If that all sounds really complicated, don’t worry. It seems complicated but it is easy to learn. Especially since there is a free App that will show you how to do it!  But more on that later. Before that- who is required to pray it. Put shortly, every vowed religious and ordained deacon and priest. But they are all required to pray it a little differently. Priests and most religious are required to pray the following- Office of Readings, Morning Prayer, Midday Prayer, Evening Prayer, and Night Prayer. There are some monastic communities that require more, including some in the middle of the night. Permanent deacons in the United States are required to pray Morning Prayer, Evening Prayer, and Night Prayer. But! Everybody is encourage to pray it. It is the official prayer of the church and so it is open to everybody to pray it! And everybody should pray it in some way.


The reason that everybody should pray it is that it is the perfect way to pray for the church around the world. Because it focuses on the psalms we end up praying the entire psalms and as a wise priest once said to me- “there isn’t a human emotion that isn’t in the psalms”. No matter what emotion we may be feeling at the time there is a psalm expressing that sam emotion. And if the psalm you are praying doesn’t match the emotion you are feeling right then, it certainly does match the emotion that somebody in the world, somebody in the church is feeling and you can offer that prayer on their behalf. This is one reason that priests and religious pray the psalms, because they pray it for the church, on behalf of the church, on behalf of the people of God who are experiencing that emotion. But this task is not only for priests and religious it is for the entire people of God- and so please do it! Pray for the church, pray for her people by praying the same prayers that Jesus Christ prayed- the psalms.


So, how does one get started praying the Liturgy of the Hours. I would say the same way anybody begins to pray in general- slowly. Don’t try to immediately pray all the different Hours. It will get overwhelming quickly. Start slowly. Maybe with just Night Prayer. Then maybe add in Morning and Evening Prayer after a couple weeks. Do these three prayers for a few months until it becomes an ingrained habit. Then add in the Office of Readings and do these for a few more months before finishing by adding in Midday Prayer. And you can do it for free! There is an App for your smartphone called iBreviary that can be downloaded and then every day you simply refresh the prayers and it has all the hours available.  In addition, it has all the prayers of the Mass and other prayers and the readings of the day. Many priests and religious use their smartphones for the Liturgy of the Hours, especially when they are traveling, so don’t feel weird about using your phone.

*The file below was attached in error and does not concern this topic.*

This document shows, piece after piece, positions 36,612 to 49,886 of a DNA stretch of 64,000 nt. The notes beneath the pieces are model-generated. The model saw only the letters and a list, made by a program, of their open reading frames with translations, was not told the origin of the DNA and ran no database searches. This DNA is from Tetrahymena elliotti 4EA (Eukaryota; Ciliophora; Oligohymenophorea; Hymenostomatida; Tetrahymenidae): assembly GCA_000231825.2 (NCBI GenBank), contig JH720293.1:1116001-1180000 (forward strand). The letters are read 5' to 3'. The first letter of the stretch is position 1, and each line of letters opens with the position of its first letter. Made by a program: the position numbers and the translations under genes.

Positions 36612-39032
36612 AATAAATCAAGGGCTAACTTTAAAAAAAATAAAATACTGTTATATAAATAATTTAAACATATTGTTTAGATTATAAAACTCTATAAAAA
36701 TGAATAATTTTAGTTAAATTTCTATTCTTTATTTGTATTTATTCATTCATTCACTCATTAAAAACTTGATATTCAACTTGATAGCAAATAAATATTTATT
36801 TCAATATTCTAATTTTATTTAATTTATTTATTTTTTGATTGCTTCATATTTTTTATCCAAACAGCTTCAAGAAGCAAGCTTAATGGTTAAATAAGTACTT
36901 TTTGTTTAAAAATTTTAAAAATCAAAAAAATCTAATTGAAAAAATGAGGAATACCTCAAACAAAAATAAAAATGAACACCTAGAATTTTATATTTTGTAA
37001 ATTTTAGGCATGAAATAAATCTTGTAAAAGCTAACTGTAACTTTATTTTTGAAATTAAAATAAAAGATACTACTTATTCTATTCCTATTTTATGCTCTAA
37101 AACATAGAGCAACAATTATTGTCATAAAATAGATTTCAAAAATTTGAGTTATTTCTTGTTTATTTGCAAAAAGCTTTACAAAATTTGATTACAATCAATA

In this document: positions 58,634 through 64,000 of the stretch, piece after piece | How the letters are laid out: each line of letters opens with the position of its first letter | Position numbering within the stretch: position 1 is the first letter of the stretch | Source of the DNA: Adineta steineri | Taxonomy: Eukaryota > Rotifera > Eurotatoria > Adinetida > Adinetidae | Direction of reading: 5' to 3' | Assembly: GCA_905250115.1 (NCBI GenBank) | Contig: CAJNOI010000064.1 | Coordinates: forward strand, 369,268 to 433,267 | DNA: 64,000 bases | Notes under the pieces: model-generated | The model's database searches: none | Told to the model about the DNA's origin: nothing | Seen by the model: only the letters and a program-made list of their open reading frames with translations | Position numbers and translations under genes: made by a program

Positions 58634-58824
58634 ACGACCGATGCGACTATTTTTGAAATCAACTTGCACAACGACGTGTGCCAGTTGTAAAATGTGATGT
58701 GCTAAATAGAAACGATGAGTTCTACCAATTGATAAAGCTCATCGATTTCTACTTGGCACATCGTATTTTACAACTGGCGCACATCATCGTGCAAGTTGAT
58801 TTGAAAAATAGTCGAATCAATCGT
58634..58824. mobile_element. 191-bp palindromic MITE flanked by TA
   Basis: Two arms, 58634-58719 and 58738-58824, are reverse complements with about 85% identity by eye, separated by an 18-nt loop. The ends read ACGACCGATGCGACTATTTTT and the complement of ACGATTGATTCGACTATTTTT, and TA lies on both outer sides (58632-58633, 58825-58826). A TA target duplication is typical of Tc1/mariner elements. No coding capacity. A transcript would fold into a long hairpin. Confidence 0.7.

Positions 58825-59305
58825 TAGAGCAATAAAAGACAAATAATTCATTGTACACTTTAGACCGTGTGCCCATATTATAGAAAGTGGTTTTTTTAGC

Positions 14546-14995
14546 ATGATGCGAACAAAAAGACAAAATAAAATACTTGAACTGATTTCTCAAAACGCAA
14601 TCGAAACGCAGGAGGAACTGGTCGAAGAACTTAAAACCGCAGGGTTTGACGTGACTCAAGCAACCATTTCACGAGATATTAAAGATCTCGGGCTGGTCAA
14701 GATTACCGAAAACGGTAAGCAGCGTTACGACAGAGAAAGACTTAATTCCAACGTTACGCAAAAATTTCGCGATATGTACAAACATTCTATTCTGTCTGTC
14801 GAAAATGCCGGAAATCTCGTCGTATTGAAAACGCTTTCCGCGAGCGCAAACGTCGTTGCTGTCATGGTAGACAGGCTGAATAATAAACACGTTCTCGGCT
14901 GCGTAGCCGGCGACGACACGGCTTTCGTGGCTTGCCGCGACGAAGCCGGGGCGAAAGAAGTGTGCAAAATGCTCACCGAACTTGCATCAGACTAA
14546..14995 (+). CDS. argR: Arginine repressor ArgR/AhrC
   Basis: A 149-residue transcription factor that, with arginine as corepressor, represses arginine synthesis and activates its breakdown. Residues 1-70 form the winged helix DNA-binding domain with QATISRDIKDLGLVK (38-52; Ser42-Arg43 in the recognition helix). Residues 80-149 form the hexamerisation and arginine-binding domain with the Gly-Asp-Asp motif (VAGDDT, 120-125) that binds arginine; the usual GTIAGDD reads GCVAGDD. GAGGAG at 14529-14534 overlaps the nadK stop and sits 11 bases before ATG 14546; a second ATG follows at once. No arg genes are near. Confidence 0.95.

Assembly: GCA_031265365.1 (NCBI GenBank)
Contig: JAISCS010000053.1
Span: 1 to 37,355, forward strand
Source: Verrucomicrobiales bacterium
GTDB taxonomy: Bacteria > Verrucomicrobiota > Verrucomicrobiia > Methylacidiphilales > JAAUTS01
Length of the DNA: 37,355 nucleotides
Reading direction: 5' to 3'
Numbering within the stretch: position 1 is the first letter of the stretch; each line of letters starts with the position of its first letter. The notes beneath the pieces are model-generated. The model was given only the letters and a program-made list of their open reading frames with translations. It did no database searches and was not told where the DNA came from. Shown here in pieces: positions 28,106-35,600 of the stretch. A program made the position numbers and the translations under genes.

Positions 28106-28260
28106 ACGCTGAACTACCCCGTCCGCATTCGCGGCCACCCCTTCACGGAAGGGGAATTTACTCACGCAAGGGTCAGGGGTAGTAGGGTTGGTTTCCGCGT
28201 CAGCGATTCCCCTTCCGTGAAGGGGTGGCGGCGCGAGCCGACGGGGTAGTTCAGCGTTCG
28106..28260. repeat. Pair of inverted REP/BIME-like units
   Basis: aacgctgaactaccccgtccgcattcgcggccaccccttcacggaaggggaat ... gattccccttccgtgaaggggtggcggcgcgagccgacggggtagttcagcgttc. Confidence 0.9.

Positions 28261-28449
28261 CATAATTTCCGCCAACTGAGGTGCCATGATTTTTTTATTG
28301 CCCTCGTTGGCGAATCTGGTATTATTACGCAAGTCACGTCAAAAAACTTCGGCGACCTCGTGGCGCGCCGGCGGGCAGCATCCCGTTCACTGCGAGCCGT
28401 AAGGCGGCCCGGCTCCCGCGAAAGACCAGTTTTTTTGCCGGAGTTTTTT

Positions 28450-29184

But if you find yourself really committing yourself to praying them you may want to purchase the actual book. You can buy a one volume book that has Morning Prayer, Evening Prayer, and Night Prayer that is very good. But for all the Hours you’ll have to get the four volume set. The full set can run a couple hundred dollars, even used. But here’s a hint- ask a priest if they know of any available. Oftentimes there is a set having belonged to a deceased priest that hasn’t been passed on yet. That one question can save you a couple hundred dollars, and so it’s certainly worth asking!


For which page to flip to when in the actual breviary I highly suggest calling your local parish or a religious you may know and simply ask them to give you a lesson! Most will happily do it knowing that you’ll be praying the Hours. Many parishes or convents will even often public recitations of the various Hours at different times. Inquire about these and join in and somebody will happily show you where to flip to and will (hopefully) patiently show you how to do it until you get the hang of it yourself!


Looking at it from starting at the first step the Liturgy of the Hours may seem daunting or seem like something only monks do. But it’s been prayed by many people, not just religious and priests, for centuries and is the official prayer of the church! So what are you waiting for? Get going praying the Hours!